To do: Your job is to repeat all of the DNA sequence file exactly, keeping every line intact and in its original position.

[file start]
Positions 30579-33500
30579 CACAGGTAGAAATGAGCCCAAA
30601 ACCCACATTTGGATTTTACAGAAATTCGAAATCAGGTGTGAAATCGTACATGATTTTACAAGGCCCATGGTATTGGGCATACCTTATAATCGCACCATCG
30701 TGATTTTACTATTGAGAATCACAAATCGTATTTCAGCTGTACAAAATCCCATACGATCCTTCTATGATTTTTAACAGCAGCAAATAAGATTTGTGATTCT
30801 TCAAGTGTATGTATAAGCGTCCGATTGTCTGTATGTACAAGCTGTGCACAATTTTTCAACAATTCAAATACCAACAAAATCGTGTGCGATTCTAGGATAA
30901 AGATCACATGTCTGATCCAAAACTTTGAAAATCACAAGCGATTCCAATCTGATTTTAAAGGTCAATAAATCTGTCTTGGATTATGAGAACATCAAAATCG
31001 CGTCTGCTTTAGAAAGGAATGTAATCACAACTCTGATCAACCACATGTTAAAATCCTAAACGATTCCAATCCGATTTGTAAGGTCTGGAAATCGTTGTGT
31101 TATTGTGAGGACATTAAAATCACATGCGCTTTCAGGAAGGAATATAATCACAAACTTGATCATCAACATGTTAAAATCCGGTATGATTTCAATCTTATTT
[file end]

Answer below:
Positions 30579-33500
30579 CACAGGTAGAAATGAGCCCAAA
30601 ACCCACATTTGGATTTTACAGAAATTCGAAATCAGGTGTGAAATCGTACATGATTTTACAAGGCCCATGGTATTGGGCATACCTTATAATCGCACCATCG
30701 TGATTTTACTATTGAGAATCACAAATCGTATTTCAGCTGTACAAAATCCCATACGATCCTTCTATGATTTTTAACAGCAGCAAATAAGATTTGTGATTCT
30801 TCAAGTGTATGTATAAGCGTCCGATTGTCTGTATGTACAAGCTGTGCACAATTTTTCAACAATTCAAATACCAACAAAATCGTGTGCGATTCTAGGATAA
30901 AGATCACATGTCTGATCCAAAACTTTGAAAATCACAAGCGATTCCAATCTGATTTTAAAGGTCAATAAATCTGTCTTGGATTATGAGAACATCAAAATCG
31001 CGTCTGCTTTAGAAAGGAATGTAATCACAACTCTGATCAACCACATGTTAAAATCCTAAACGATTCCAATCCGATTTGTAAGGTCTGGAAATCGTTGTGT
31101 TATTGTGAGGACATTAAAATCACATGCGCTTTCAGGAAGGAATATAATCACAAACTTGATCATCAACATGTTAAAATCCGGTATGATTTCAATCTTATTT